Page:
Playing it safe

In the 1960s, the development of the Pill liberated a nation of women to claim responsibility for their birth control methods.

Today, women have a myriad of choices regarding contraceptive methods. But they also have more to worry about than conceiving, such as the danger of contracting sexually transmitted diseases, said Holly Rayko, coordinator for health education and Student Health Services.

?When engaging in a sexual relationship, birth control is just one of the many things you need to consider,? Rayko said. ?You can cure a pregnancy by keeping the child or giving it up for adoption or other choices, but some sexually transmitted infections are incurable.?

One of the most familiar forms of birth control is the Pill.

Combined oral contraceptives work by stopping ovulation and making the lining of the uterus thinner. To be effective, it should be taken at the same time each day.

Although oral contraceptives are effective in preventing pregnancy, they do not protect from sexually transmitted infections, Rayko said.

?Even if a woman is using a hormonal birth control method, we still encourage the use of a condom,? Rayko said, ?Only abstaining is 100 percent effective against sexually transmitted infections.?

Even if a woman is not sexually active, there are benefits from taking the Pill, Rayko said.

One benefit is a decrease in the amount of menstrual flow, a decrease in the physical symptoms associated with the menstrual cycle. Another benefit is a decreased risk of some types of cancer, such as endometrial cancer.

But the benefits depend on the woman?s health and the hormonal method, Rayko said.

For some women, such as sophomore Chris Hardt, a change in the monthly cycle is a direct benefit of her birth control method, depo-provera injections.

?I did not chose it for the convenience or so much as contraception,? Hardt said. ?I picked it because it stops your period.?

Other birth methods in the news recently are the emergency contraceptives, the morning after pill and the abortion pill ? RU-486. And while both are taken after unprotected intercourse, Rayko said the pills are not the same.

The RU-486 pill terminates a pregnancy while the morning after pill prevents the ovary from releasing an egg, Rayko said.

She also said the morning after pill must be taken within 72 hours after unprotected intercourse to be effective.

Also, if a woman is already pregnant but does not know it, the morning after pill will not cause an abortion, Rayko said.


A non-oral form of birth control is the depo-provera shot.

This method requires an injection every 12 weeks and provides a hormone that stops the woman from releasing an egg, Rayko said.

Intrauterine Device

Another contraceptive choice for women is the Intrauterine Device. According to the Planned Parenthood Web site, an IUD is a small devise inserted into the uterus by a doctor. The device prevents pregnancy by preventing the sperm from fertilizing the egg. Although the IUD received negative attention in the 1970s, Guillermo Lopez, a gynecologist and a research professor for the College of Public Health, said the IUD is one of the most effective forms of birth control today.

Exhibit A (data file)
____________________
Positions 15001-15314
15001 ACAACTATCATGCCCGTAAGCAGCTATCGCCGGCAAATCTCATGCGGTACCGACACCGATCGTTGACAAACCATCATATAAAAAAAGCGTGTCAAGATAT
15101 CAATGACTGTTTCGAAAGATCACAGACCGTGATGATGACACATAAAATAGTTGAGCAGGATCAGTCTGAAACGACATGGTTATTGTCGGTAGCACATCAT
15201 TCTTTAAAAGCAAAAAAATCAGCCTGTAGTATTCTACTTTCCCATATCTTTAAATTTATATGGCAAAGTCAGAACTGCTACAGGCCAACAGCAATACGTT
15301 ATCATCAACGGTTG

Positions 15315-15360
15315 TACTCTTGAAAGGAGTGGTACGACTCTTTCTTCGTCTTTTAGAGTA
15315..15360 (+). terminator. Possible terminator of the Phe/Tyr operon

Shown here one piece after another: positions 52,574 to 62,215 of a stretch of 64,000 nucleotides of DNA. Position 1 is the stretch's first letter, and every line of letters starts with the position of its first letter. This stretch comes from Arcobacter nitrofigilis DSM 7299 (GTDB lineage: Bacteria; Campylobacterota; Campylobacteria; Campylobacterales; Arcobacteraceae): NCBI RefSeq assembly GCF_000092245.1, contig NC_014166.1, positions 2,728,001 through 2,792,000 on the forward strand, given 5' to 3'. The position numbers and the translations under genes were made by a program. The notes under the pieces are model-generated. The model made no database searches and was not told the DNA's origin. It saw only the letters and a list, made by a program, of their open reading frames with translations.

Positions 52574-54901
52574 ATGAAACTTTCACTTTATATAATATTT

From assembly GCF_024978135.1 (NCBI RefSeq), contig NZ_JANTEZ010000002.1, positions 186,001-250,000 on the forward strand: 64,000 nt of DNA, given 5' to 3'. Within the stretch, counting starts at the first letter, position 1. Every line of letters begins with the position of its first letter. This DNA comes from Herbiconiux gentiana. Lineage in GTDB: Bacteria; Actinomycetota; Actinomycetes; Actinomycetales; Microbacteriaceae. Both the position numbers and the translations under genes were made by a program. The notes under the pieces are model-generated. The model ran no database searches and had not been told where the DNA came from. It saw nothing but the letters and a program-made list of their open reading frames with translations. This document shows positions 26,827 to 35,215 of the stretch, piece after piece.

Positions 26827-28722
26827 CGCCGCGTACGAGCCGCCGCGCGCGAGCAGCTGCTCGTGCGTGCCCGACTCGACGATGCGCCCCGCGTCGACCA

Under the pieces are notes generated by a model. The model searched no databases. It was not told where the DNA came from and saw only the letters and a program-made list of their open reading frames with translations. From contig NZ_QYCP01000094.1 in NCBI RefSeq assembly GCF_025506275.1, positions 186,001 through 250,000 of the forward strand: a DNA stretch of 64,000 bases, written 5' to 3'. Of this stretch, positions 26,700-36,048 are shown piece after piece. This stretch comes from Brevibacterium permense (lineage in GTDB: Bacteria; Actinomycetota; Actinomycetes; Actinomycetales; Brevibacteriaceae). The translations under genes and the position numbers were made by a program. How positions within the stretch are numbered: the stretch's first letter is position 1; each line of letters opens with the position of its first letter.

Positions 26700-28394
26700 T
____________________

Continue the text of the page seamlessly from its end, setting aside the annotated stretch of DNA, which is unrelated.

?It got a bad rap in the media from the Dalkon Sheild,? Lopez said. ?But the IUD is a one of the best methods that contraceptive technology has to offer.?

Lopez said the Copper T IUD has been approved by the Federal Drug Administration for the past 10 years, and one advantage to the device is that it can remain in the body for seven to 10 years, if periodically checked by a physician.


For woman who do not want to have injections or take pills, a barrier method of birth control such as a diaphragm may be an option.

The diaphragm is a rubber, dome-shaped device that a woman places in her vagina so that it covers the cervix and blocks semen from entering the uterus, according to the Planned Parenthood Web site. A spermicide placed onto the diaphragm kills sperm and physically blocks the cervix.

While these methods such as the Pill are effective against conception,they do not protect against sexually transmitted diseases.


Latex condoms, available for both men and women, provide protection against STDs, such as the HIV virus, according to the Planned Parenthood Web site.


The rhythm method, according to the Planned Parenthood Web site, is when a woman monitors her fertile days. She checks her temperature and cervical mucus daily and charts her menstrual cycles on a calendar.


There are not as many contraceptive choices for men. In addition to the condom, the other option is sterilization, also known as a vasectomy.

The type of birth control a woman chooses depends on the individual. First, a woman should consult with her doctor and look at her health history.

A woman should also take her lifestyle into consideration.

?When choosing a form of birth control, women should ask themselves three questions: ?Do I have any health complications, am I married and am I in a monogamous relationship??? Rayko said.

There are methods of birth control that do not require a prescription. The only method that is 100 percent effective is abstinence.

Contact Ann Norsworthy at